# In one mole of glucose, how many oxygen atoms are present?

Jul 2, 2017

In glucose, ${C}_{6} {H}_{12} {O}_{6}$.....I gets $180.16 \cdot g$ of glucose.

#### Explanation:

$\text{Moles of oxygen atoms}$ $=$ $6 \times \text{moles of glucose}$. Why? Because CLEARLY, each mole of glucose, ${C}_{6} {H}_{12} {O}_{6}$ contains $6 \cdot m o l$ oxygen atoms.

Note that I am labouring the point that we deal with OXYGEN ATOMS , NOT OXYGEN MOLECULES.

$96 \cdot g$ oxygen is a molar quantity of $\frac{96 \cdot g}{16 \cdot g \cdot m o {l}^{-} 1} = 6 \cdot m o l$ with respect to oxygen atoms.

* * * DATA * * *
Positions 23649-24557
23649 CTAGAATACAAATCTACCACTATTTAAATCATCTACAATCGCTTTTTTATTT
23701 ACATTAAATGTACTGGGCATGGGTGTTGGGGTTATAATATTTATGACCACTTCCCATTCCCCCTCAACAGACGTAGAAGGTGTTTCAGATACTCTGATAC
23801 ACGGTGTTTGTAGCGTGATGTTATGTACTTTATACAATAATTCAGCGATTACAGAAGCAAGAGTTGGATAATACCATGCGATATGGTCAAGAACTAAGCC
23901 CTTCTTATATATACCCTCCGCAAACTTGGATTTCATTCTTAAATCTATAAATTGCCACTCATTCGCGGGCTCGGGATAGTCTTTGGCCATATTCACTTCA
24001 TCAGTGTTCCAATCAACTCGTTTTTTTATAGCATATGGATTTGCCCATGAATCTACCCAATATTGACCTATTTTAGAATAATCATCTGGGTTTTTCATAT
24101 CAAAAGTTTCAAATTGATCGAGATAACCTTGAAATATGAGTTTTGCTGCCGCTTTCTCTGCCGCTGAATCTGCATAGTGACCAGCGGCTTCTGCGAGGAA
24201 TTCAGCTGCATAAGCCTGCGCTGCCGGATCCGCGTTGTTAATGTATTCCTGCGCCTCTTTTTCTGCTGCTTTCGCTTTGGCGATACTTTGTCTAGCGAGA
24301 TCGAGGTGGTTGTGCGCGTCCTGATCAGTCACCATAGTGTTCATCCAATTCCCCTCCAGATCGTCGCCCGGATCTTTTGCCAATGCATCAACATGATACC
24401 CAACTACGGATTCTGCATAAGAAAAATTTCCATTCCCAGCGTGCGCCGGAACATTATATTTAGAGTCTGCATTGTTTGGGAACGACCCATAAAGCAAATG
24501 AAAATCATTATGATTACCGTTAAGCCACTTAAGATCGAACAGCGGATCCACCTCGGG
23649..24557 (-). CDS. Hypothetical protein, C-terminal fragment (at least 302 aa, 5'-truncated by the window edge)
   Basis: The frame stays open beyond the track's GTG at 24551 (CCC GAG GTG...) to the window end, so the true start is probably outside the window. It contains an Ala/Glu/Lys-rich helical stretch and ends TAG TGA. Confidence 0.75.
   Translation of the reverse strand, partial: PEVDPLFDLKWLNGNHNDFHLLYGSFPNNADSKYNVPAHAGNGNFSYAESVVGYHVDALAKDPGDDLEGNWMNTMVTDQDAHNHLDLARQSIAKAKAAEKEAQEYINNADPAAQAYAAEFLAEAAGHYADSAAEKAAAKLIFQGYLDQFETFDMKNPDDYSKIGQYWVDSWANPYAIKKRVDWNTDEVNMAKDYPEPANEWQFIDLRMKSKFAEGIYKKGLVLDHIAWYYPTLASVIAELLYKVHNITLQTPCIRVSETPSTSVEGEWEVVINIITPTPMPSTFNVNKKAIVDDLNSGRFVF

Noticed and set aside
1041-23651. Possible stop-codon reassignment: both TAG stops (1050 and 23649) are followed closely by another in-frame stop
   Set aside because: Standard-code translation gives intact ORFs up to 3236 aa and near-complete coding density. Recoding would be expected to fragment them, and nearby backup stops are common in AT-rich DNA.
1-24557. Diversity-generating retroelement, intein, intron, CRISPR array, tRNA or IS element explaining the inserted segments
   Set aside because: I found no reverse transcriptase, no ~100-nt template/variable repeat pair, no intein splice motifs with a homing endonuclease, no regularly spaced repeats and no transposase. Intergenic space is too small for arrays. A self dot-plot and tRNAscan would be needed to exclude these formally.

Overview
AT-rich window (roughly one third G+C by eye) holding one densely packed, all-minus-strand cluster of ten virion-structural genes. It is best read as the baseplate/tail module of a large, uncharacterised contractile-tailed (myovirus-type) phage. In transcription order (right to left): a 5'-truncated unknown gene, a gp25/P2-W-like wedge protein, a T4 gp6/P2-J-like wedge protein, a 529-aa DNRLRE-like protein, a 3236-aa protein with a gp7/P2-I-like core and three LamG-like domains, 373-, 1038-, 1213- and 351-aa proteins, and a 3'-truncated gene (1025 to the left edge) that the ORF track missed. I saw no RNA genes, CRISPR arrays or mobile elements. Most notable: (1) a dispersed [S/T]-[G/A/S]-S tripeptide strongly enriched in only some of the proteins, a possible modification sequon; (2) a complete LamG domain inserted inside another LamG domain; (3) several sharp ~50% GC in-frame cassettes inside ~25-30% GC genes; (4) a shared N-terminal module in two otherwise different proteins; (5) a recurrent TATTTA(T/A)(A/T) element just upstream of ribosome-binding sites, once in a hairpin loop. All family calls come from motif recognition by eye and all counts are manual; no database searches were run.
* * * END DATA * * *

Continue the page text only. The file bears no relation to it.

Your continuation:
And of course if there are $6 \cdot m o l$ oxygen atoms, there must be $1 \cdot m o l$ glucose. Agreed?

We are not quite finished because we were asked for the mass, and so we multiply the molar quantity by the molar mass of glucose.....

$1 \cdot m o l \times 180.16 \cdot g \cdot m o {l}^{-} 1 = 180.16 \cdot g$.

Capisce?